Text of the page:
If somebody told you the first consumer high-res digital audio format was made available all the way back in 1948, would you believe them? Some say it wasn’t until the Super Audio CD (SACD) came around in 1999 and others will argue that as well.
I’m sure we can agree that both the SACD and The DVD-Audio (DVD-A) both sound better than the CD, but when was the first real consumer high-res audio made available to the public? You can listen to LPs from the 1970s and be convinced that this is where it started. Many recordings were filled with deep textures, synths, guitars, horns and percussion that were full of detail and most true music fans will tell you that it sounds better than anything produced in 2015.
But what’s the definition of high-resolution audio anyway? It sounds clearer and more like real music in simple terms. So this could be attributed to the vinyl LP that debuted back in 1948 with much better sound quality than the previous popular disk format.
We think the clearest answer is that there is no clear answer. It’s more about how the music makes you feel. If you can engage with the music and it makes you feel great, that’s all that matters.
Keep that in mind when you’re looking for professional audio solutions for your next live event. CitiView Audio Visual has what it takes to make it sound spectacular! Give us a call today at 212-632-5196 to learn more.
From the first tinfoil cylinder to today’s advanced equipment, the world of audio has come a long way. Think about what life was like before microphones, headphones and speakers were invented. How was anyone able to hear anything? Take a look below to find out how audio first began and how it has evolved over the years:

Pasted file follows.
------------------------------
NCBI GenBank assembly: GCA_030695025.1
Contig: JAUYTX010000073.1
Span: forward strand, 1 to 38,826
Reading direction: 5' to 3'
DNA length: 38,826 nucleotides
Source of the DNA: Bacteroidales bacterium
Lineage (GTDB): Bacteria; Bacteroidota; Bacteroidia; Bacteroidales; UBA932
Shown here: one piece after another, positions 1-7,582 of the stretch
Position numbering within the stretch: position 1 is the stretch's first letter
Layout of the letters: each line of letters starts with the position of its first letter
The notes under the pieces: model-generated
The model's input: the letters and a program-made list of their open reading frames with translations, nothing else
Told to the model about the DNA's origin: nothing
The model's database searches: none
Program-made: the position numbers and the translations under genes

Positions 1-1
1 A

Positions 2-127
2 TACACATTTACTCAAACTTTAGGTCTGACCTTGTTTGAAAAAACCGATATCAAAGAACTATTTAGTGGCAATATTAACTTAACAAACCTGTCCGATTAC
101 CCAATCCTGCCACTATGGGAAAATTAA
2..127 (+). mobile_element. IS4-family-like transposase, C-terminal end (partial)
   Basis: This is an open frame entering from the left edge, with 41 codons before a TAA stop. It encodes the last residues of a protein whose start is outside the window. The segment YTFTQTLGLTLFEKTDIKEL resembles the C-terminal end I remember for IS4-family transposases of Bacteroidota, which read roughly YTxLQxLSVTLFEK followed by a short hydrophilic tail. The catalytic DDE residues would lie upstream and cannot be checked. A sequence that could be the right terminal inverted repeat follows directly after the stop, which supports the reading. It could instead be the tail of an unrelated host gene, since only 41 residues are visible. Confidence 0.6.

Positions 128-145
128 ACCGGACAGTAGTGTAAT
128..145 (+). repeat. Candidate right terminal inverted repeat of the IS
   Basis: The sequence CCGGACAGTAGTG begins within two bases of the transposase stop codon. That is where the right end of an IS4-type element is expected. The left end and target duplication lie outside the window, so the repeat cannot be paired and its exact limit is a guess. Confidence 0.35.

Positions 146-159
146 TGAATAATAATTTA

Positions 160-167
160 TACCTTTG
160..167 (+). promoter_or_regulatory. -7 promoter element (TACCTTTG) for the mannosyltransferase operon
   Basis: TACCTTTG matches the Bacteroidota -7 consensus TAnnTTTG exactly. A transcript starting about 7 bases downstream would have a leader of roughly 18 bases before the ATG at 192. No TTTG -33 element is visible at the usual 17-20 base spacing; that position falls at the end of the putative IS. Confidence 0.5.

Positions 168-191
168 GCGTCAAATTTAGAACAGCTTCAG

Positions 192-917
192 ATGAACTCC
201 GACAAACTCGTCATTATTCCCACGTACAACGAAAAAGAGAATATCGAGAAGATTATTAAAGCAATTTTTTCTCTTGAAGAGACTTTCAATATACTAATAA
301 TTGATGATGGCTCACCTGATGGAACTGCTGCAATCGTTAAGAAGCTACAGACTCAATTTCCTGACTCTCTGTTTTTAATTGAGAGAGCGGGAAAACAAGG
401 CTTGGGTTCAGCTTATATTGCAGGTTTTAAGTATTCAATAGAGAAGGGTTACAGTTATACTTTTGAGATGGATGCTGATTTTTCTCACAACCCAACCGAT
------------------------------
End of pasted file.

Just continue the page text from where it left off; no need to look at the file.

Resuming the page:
It all started with Thomas Alva Edison working in his lab in 1877. It was then, when he succeeded in recovering Mary’s Little Lamb from a strip of tinfoil wrapped around a spinning cylinder. This was the beginning of audio as we know it.
A year later, the first music was put on a record, you may know it by the tune of “Yankee Doodle.” Then, roughly 10 years later Edison introduces the first electric-motor driven phonograph and the first “talking movie” comes around in 1913. Edison used his Kinetophone process to make this work – a cylinder player mechanically synchronized to a film projector.
In 1941, commercial FM broadcasting comes to fruition in the United States just before the first stereo tape recordings were created by Helmut Kruger in Berlin. For the next few decades, major advancements are made in the audio world which brings us to the Winter Olympics in 1998. The opening performance begins with Beethoven’s “Ode to Joy” which was masterfully played and sung by synching live audio feeds from five continents across the globe. Pretty amazing!
At CitiView Audio Visual we are always looking forward to the future of audio. But for now, you can count on us any time you need audio services for your live event! Give us a call at 212-632-5196 for more information!